Admission of all foreign students — illegal immigrants, refugees, and foreign nationals — has increased by more than 500 students since the 2010–2011 school year, Catherine Latham, the city’s superintendent of schools, tells NRO. Last school year, nearly 250 students arrived from Guatemala, including 126 enrolled in the ninth grade.
The majority of unaccompanied Guatemalan children arriving in the city hail from the city of San Marcos, Latham says, and are drawn by Lynn’s large Guatemalan population.
NRO has obtained Department of Health and Human Services documents and images of two unaccompanied aliens living in Lynn that appear to challenge the notion that the age information listened for these “children” on their documents is accurate.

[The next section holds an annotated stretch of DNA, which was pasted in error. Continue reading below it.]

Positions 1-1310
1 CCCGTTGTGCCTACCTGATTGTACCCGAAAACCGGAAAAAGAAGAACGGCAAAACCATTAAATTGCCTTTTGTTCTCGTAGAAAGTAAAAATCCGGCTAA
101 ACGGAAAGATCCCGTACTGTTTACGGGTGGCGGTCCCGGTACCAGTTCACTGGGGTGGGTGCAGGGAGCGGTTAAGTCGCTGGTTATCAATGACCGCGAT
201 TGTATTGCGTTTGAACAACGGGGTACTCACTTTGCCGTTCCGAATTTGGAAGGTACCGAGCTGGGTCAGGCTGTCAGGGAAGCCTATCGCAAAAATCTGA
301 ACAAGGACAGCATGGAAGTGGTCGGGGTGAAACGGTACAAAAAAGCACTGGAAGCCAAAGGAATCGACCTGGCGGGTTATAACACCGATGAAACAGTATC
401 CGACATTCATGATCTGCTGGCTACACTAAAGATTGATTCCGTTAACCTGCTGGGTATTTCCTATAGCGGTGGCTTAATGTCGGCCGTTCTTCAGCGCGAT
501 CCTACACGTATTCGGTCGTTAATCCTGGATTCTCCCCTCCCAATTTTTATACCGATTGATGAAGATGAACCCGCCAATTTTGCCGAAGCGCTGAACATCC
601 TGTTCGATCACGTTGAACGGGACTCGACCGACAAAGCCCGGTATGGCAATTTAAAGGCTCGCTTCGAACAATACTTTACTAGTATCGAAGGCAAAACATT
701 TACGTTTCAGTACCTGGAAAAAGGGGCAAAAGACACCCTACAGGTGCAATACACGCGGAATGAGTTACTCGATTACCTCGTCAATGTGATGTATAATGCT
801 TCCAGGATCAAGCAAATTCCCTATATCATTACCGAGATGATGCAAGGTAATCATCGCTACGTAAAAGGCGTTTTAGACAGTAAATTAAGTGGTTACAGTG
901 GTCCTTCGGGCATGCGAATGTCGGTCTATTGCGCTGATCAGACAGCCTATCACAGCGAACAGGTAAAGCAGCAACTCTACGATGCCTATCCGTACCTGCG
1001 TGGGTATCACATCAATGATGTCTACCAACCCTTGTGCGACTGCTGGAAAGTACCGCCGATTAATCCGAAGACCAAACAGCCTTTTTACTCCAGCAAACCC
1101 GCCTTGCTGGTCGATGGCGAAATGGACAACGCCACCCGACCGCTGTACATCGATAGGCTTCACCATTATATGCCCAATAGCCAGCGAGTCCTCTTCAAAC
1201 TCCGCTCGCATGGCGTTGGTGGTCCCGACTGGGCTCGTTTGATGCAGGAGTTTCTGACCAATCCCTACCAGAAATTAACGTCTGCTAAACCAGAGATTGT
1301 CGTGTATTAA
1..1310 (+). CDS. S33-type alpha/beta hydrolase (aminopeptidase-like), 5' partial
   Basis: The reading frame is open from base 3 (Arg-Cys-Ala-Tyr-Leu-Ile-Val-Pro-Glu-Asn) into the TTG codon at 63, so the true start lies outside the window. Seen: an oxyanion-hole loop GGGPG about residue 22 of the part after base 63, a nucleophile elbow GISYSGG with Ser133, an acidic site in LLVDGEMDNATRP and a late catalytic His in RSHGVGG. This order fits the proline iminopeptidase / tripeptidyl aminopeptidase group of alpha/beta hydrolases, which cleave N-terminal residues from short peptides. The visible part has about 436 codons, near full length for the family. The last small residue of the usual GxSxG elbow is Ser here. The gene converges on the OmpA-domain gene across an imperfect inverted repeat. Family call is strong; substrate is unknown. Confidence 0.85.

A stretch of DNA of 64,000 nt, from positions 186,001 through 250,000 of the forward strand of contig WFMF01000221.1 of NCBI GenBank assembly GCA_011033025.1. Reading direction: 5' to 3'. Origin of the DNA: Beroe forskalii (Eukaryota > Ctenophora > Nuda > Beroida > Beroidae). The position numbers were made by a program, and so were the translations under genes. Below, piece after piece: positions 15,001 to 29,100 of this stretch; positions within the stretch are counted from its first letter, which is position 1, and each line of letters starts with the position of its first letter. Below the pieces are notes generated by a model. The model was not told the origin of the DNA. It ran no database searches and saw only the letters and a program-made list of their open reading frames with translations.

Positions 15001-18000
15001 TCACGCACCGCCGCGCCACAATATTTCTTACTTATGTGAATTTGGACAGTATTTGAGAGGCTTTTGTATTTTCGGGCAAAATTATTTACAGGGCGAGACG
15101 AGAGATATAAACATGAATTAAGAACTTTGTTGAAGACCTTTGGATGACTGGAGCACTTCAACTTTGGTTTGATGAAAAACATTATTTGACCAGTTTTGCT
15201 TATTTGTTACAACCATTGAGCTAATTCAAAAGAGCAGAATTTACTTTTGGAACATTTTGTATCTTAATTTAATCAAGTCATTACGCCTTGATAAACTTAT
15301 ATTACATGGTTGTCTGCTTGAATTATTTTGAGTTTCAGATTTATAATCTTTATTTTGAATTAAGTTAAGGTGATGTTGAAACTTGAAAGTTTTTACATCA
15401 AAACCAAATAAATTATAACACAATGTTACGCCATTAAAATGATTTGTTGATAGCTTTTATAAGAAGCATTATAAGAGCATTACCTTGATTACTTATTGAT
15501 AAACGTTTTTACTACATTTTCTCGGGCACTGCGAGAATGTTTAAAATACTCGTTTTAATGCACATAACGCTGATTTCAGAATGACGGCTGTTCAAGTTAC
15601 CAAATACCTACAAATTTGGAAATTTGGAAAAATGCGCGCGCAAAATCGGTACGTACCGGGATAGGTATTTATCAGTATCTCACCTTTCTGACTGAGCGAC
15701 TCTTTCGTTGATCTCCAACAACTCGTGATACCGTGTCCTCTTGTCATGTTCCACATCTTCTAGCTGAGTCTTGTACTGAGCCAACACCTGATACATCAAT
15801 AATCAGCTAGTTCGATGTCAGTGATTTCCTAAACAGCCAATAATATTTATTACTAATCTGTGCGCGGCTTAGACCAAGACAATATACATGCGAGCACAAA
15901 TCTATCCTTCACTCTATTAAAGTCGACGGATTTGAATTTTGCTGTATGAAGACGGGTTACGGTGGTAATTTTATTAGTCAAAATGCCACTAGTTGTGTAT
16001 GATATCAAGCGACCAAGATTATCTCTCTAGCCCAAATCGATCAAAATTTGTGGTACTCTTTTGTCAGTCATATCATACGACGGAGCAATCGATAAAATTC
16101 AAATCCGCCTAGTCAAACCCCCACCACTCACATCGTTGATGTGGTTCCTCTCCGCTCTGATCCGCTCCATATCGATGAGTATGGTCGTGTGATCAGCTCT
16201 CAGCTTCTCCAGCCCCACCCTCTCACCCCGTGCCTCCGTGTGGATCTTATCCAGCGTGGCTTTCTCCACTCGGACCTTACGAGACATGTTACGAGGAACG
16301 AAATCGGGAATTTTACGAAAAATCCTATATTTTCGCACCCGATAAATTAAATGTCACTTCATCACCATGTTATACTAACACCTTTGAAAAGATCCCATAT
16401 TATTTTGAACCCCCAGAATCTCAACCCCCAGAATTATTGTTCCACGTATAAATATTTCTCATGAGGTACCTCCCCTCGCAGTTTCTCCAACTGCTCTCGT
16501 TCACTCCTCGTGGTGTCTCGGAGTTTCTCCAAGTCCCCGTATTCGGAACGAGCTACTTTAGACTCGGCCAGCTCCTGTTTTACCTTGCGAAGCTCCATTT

Isai, pictured above (his full name has been withheld), was released from an HHS shelter to a person identified as a “family friend,” living in Lynn, according to his “Verification of Release Form” from HHS’s Office of Refugee Resettlement. According to the information provided on the form, HHS approved Isai’s release less than a month before the date of his 18th birthday.
Candelaria (full name also withheld), pictured above, was released from a shelter in El Paso, Texas, to her sister Amelia who lives in Lynn, according to her Verification of Release Form. Candelaria’s record also claims she was 17 years old at the time of her release.